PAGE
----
Brain scattering techno from one of Melbourne's most relentless live acts.
Operating under the radar until now, rare glimpses of Mosam Howieson and his otherworldly live techno have been limited to smoke filled clubs around Melbourne, where his steaming performances are slowly becoming the stuff of legend. A prodigiously talented artist, Howieson’s heavy ambient excursions were among the first of his growing arsenal to emerge on twelve inch – for equally heavy-weight labels like Seattle’s Further Records and Canada’s Silent Season – before his most recent offering for local institution Butter Sessions moved things up a gear. Complemented by menacing remixes from Sleep D and Japanese techno giant Wata Igarashi, the latest piece of the Mosam Howieson puzzle is a subwoofer testing, alien-like techno masterpiece primed for peak time assault, and perhaps a sign of things to come from the mysterious Melbournian. We stepped into the office of the man behind the machines, and he’s delivered the first ever recording of his live act, packed full of new and forthcoming heat.
Hey Mos, how’s things? What have you been up to?
Working lots, just did the record launch party for my new EP on Butter Sessions which was really great. Doing a new remix, some records and forever working on the live set.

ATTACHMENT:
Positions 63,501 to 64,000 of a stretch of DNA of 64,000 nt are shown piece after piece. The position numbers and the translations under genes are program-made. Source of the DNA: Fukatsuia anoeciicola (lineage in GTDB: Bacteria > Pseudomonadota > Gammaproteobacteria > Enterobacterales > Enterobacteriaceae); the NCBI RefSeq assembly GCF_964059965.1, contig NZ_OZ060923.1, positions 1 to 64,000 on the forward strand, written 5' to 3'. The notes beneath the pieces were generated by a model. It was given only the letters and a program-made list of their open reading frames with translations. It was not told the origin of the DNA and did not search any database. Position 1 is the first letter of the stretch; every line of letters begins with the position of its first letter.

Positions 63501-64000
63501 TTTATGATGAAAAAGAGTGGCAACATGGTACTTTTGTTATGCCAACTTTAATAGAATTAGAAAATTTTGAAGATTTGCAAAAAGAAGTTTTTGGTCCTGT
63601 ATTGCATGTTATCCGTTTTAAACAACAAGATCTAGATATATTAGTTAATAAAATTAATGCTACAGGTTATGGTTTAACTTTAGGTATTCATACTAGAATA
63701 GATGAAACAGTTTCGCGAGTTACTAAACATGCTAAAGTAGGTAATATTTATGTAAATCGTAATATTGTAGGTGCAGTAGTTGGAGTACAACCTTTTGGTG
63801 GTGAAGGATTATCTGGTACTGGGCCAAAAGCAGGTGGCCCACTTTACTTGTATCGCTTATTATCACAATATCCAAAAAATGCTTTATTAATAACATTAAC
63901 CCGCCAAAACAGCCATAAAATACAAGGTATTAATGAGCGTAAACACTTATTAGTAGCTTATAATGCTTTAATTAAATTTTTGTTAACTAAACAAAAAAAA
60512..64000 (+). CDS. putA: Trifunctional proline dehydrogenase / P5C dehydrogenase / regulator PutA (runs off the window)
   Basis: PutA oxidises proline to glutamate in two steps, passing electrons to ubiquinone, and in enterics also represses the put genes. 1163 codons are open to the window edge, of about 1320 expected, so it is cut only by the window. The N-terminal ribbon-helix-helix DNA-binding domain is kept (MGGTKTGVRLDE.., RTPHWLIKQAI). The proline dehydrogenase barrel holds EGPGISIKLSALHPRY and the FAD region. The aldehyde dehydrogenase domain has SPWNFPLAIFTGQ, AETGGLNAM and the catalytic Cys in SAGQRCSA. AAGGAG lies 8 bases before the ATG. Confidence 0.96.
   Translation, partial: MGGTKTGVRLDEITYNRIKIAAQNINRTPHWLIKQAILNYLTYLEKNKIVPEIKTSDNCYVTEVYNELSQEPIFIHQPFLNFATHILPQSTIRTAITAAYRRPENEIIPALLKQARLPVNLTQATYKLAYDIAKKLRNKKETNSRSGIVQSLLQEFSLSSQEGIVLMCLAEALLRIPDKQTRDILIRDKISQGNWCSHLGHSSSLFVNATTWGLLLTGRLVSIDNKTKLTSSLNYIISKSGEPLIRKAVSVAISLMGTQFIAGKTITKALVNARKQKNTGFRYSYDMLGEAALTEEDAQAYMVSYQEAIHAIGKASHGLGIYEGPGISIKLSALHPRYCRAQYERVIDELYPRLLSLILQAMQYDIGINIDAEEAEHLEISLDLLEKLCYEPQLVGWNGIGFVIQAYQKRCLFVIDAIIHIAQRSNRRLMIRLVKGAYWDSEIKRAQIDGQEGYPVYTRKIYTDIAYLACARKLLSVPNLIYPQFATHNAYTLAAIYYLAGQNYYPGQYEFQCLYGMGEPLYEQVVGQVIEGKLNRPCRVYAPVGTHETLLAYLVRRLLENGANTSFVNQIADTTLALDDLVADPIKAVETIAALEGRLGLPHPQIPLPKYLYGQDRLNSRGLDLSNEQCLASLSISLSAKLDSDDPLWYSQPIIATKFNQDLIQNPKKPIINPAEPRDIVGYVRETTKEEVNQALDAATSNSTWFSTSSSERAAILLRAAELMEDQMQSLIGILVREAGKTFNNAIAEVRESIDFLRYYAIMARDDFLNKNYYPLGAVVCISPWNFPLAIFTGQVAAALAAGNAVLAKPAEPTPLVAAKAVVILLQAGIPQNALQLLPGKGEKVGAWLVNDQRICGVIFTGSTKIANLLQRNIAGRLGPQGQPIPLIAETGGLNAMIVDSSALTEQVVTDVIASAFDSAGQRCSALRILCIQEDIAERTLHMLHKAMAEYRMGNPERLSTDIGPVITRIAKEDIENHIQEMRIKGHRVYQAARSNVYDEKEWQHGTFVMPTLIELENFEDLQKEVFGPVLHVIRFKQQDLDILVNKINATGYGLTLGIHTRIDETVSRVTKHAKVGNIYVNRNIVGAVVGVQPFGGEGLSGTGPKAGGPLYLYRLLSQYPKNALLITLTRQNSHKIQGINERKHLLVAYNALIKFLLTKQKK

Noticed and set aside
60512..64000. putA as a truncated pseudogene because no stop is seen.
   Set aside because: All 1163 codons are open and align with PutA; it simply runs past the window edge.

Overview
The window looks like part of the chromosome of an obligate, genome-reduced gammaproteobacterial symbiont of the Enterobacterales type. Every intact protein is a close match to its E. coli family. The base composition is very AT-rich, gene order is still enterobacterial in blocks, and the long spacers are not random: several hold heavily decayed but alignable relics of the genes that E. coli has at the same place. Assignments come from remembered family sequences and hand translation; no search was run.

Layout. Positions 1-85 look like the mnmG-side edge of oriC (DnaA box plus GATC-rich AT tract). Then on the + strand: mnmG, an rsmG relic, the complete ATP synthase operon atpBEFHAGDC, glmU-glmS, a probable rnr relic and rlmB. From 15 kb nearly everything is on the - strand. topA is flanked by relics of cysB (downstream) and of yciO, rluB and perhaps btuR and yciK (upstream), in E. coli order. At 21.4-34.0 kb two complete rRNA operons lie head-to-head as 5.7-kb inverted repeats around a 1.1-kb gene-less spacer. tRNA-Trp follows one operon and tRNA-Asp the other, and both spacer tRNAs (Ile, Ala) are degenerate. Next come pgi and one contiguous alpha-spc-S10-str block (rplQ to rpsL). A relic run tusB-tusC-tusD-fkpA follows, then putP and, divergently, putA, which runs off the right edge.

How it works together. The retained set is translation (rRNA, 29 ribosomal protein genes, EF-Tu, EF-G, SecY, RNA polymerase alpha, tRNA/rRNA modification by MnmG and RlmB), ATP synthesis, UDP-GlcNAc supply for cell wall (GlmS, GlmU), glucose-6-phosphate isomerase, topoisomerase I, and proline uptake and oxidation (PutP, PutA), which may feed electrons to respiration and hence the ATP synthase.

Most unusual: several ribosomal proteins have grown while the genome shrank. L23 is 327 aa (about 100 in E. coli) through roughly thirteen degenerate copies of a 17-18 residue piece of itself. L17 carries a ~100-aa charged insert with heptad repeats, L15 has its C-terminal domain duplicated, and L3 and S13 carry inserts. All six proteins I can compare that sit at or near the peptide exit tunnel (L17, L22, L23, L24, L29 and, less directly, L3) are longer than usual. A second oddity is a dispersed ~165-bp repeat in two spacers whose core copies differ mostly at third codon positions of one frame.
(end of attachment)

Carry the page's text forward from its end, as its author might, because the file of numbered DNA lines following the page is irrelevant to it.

You’ve managed to keep a pretty low profile up until now, tell us about how the Mosam Howieson project came about, and what have been some of the major influences on the kind of techno you’ve become known for producing?
The project is a realisation of years of hard work and finally finding the confidence to do what I wanted in music. I don’t even consciously think about making ‘techno’, however it comes out is how it comes out.
I know you’ve also had a pretty serious passion for hip hop from a young age, what can you tell us about that, and how important has this been for you as a kind of release or a place to find new inspiration?
Hip Hop is what I listen to at home most of the time. It’s so broad now I would struggle to make sweeping generalisations, but as far as what I listen too, there is a driving grit, soul, aggressiveness and lyrical depth. I find inspiration from the DIY Hip Hop culture, it reminds you anyone with the work ethos and talent can make great records from the bedroom. So many of the classic beats were made by young people in home studios on MPCs/SP 1200’s etc.
You’ve released on a bunch of great labels like Further Records, Silent Season and now Melbourne’s finest Butter Sessions, tell us about those tracks and how they came about.. the title track with its sci fi elements and monstrous strings sounds like the most Detroit influenced thing you’ve done, was that the general idea?
I wrote the A side at least four years ago. I spent a lot of money buying new equipment and needed to justify that purchase, so I made a record restricting myself to only the new gear (SH-101, 303 and MFB-552). The sci fi elements came later and just seemed to fit the mood of the record.